Agreed Value Insurance – Don’t Underinsure

Classic Car Insurance -Agreeing on the Right Value

As classic car enthusiasts, we’re always working on our cars. In the process, we may add significant value. Are you reviewing your classic car insurance policy to keep up with your changes? Condon Skelly is the official insurance company for, so I asked them for some detail information on “agreed value” insurance.

With what I learned, you should be careful to keep your agreed value policy up to date. Read on…

classic car insurance, agreed value insurance

classic car insurance quote One of the benefits of Condon Skelly’s Collector Vehicle policy is the agreed value feature. Agreed value can be established from an appraisal or through photos and discussions with Condon Skelly’s car-guy staff… Either way, it’s a must to insure your collector car at a value that protects your investment. Don’t make the mistake underinsuring in hopes of saving a few dollars on the policy… that can have terrible consequences! Consider the following before you “Agree” to the wrong value:

Don’t Underinsure Your Classic Car

It can be tempting to insure your collector car for less than it’s worth – after all, a smaller agreed value means a smaller annual premium. However, we can all agree, saving a few dollars a year would never be worth losing your car if it’s wrecked or stolen.

Here’s an example… your car could sell for as much as $20,000 in today’s market, but since you only have $10,000 in it, you choose to insure for $10,000 agreed value. Then, if your $20,000 value car, for whatever reason, is damaged to the tune of $10,000, your agreed value, you will not be able to make the insurance claim without forfeiting the car.

Let me say that again: You will not be able to make the insurance claim without forfeiting the car.

In other words, your car would be a “total loss” and become the property of the insurance company. Why? According to your insurance policy, your car’s only worth $10,000. If you’re claiming your ride suffered $10,000 in damages, then it’s a “total loss”. At that point, you can of course, recover the full amount of your insurance policy, but in doing so ownership of the car is transferred from you to your insurance company.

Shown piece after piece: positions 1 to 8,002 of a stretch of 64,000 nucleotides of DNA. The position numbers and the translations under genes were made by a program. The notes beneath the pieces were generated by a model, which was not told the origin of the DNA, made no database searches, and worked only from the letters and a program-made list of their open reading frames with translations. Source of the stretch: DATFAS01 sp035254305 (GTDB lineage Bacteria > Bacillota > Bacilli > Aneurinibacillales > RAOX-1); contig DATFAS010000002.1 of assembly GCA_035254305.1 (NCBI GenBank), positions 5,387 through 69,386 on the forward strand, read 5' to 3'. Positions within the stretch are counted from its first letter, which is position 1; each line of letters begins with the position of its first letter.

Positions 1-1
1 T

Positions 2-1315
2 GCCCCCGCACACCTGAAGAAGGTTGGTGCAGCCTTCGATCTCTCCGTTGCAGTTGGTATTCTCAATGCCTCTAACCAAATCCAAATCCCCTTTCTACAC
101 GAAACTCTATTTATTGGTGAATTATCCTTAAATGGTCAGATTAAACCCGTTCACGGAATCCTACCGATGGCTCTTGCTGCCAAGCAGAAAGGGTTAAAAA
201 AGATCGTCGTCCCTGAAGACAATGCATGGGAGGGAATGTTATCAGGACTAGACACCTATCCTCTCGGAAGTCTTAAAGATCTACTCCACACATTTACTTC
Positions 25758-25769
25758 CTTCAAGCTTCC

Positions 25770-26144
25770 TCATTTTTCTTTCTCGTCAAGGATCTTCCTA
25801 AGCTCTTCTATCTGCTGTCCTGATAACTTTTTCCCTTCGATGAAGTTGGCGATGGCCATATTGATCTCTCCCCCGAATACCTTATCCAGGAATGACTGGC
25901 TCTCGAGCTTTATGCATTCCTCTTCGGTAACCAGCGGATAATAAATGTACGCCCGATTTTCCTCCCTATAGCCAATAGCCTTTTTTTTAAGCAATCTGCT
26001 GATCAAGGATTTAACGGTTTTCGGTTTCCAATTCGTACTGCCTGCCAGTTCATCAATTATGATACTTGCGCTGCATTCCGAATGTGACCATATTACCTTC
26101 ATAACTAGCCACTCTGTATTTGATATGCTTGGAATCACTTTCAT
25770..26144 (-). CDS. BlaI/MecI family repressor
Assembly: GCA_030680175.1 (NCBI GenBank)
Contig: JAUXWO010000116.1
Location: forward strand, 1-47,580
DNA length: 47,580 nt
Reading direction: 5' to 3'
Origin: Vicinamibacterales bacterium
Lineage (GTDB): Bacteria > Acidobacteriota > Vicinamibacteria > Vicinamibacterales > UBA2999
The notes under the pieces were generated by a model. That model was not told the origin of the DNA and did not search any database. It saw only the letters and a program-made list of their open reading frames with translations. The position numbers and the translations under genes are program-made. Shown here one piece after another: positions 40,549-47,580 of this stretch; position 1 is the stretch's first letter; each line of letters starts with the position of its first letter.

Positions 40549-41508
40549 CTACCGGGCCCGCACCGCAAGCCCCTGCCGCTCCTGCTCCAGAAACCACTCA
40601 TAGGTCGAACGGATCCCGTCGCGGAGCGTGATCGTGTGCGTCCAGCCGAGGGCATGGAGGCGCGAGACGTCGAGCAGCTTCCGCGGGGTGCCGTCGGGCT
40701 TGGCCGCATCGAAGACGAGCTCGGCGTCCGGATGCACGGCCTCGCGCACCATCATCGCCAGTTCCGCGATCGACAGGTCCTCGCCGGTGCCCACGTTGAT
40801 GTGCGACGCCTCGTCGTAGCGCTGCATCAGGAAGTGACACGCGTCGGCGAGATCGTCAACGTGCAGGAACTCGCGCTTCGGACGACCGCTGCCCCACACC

Before you freak out, it actually makes sense. Think about it:

If you were to actually total your car, meaning it had suffered damage equal to its total actual and agreed value, you wouldn’t think twice about taking the insurance money and forfeiting the car because it has no remaining monetary value. The same rule applies to underinsured vehicles, but it’s much harder to choose between the car and the cash.

Or worse yet, imagine your ride was stolen. Your car’s gone and you’re left with half the money it’d take to replace it.

On the other hand, if you insure your car for the correct market value, $20,000 in this case, then as you would expect, the damages are accessed and even with $10k in repair costs, you’d keep the car and get a check to cover the repair. Bottom line: Your car is fixed and you still own the car!

When you underinsure and have a total loss, you may have a to make a hard decision: either pay for the damages out of pocket to avoid claiming a total loss, OR claim a total loss, get the $10,000 and lose ownership of your car. In most cases, you will have the option of buying your car back, but the price will be based on an appraisal of the salvage value.

agreed value insurance

So remember, always insure your car for the correct, current market value.

Underinsuring may save a few dollars, but it’s not worth the risk. Also, like I said first: Don’t forget to increase the agreed value, as needed even more than once per year, when you make changes to your ride. New wheels, paint, updated interior, etc. can make a big difference in value.

Increasing the value on your policy is as simple as sending an email or making a phone call to your insurance company. You’ll be glad you did!

Condon Skelly is the official classic car insurance company of

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